One of the few African nations to hold out against European colonialism, the Ethiopian Empire (also known as Abyssinia)  lasted from approximately 1270 (beginning of Solomonid Dynasty) until 1935 when Italian forces invaded their territory. Using chemical weapons Italy finally conquered Abyssinia at the beginning of 1936, forcing the country's Emperor, Haile Selassie, into exile. Then, in 1974, the monarchy was overthrown in a coup d'etat.

What happened to the Ethiopian Empire? The country of Ethiopia stands proudly to this day, having declared independence from colonial rule on August 21st, 1995.

The Roman Empire (499 years)

The classic Roman Empire that we know the most about—the society that was based on Rome and had Julius Caesar as one of its first rulers—lasted for nearly 500 years. The ancient Romans were well-known for their military prowess and social and political institutions. They also conquered vast tracts of land in Europe and northern Africa, built roads and aqueducts, and spread the Latin language far and wide. Kind of a big deal.

What happened to the Roman Empire? At the end of its life, in the 5th Century, Rome began to collapse under the weight of invasions of its neighboring empires who sought to reclaim much of the land stolen by them. Too vast and bloated to do much about it, the Roman Empire eventually broke up.

Check out: '13 U.S. history facts about the 13 original colonies'

San Marino (415+ years)

Perhaps the oldest government still in operation today, more or less unchanged, is the Italian micro-state of San Marino. With a land area of less than 30 square miles, the nation has been able to maintain its boundaries and integrity of government for more than 400 years.

Aboriginal Australian Cultures (50,000 years)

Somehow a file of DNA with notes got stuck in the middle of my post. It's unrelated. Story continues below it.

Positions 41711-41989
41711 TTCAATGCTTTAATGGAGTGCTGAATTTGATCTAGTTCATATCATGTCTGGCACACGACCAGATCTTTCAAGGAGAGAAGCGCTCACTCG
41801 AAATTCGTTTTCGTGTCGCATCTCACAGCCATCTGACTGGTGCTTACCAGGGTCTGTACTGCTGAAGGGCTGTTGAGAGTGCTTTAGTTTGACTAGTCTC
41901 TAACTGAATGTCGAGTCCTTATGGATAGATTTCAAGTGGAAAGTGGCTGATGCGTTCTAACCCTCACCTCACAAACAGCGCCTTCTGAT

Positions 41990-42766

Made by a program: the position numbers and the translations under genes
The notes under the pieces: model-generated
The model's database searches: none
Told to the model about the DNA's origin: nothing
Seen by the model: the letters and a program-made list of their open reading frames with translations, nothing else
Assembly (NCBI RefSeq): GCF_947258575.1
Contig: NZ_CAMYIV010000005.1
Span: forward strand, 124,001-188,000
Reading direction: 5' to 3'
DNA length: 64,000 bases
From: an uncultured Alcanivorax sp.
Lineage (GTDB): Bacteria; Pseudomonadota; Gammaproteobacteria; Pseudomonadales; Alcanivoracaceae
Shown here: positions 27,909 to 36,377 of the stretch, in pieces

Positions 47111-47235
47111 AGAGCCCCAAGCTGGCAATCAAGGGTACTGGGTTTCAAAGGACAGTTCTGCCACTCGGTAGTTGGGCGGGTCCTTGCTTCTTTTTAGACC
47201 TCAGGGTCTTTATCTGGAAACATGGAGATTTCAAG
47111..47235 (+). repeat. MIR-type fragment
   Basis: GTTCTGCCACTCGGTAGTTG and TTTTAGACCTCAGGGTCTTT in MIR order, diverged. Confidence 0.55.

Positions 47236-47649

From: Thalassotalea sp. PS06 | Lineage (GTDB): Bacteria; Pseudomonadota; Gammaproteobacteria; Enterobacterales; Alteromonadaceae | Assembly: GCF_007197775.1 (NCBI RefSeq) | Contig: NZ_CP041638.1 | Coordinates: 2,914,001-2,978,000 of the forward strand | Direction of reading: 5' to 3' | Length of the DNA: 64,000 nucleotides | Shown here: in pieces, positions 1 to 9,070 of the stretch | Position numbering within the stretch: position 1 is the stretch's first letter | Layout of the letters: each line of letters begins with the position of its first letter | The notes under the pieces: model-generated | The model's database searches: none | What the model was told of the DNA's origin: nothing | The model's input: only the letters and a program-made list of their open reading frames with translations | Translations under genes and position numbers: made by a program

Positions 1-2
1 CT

Aboriginal artwork on man
The Australian Aboriginal culture has remained intact with a continuous religion and political structure for more than 50,000 years.

This is a special case since aboriginal Australians largely roamed free in tribes and never had cause to band together to form one official overarching government. But against the relentless disenfranchising and oppression by western powers, Aboriginal culture has remained intact—with a largely continuous religious and political structure—for more than 50,000 years (and possibly 65,000 or more).

Of course, it must be said that, as with so many other indigenous cultures, the Aboriginal people suffered monstrously at the hands of Australia's foreign settlers and so are fractionally as widespread and vital a nation as they once were.

United States of America (246 years, and counting)

The founding fathers sealed the declaration on 4 July 1776, making the United States of America 246 years old as of 2022. That might seem like a long time—11 or 12 generations—but it pales in comparison with the history of the original inhabitants of this continent whose stories predate our own by centuries, if not thousands of years.

Where's the United States today? Still around the last time I checked. MURICA!

Learn history more efficiently

So now you know about some of the planet's longest-lasting empires, governments, and nations! Now, if you arrived here out of interest, I hope your curiosity has been satiated. But if you're studying for an upcoming history test or exam, make sure you check out Brainscape's collection of expert-curated and user-generated history flashcards, which cover this content-rich subject in all its sweeping glory:

Explore Brainscape's History Flashcards.

Remember, by leveraging key cognitive science principles like spaced repetition, Brainscape is engineered to help you learn, understand, and remember the facts twice as efficiently as any other study technique. So use it to supercharge your study progress and rise to the challenge of your history classes!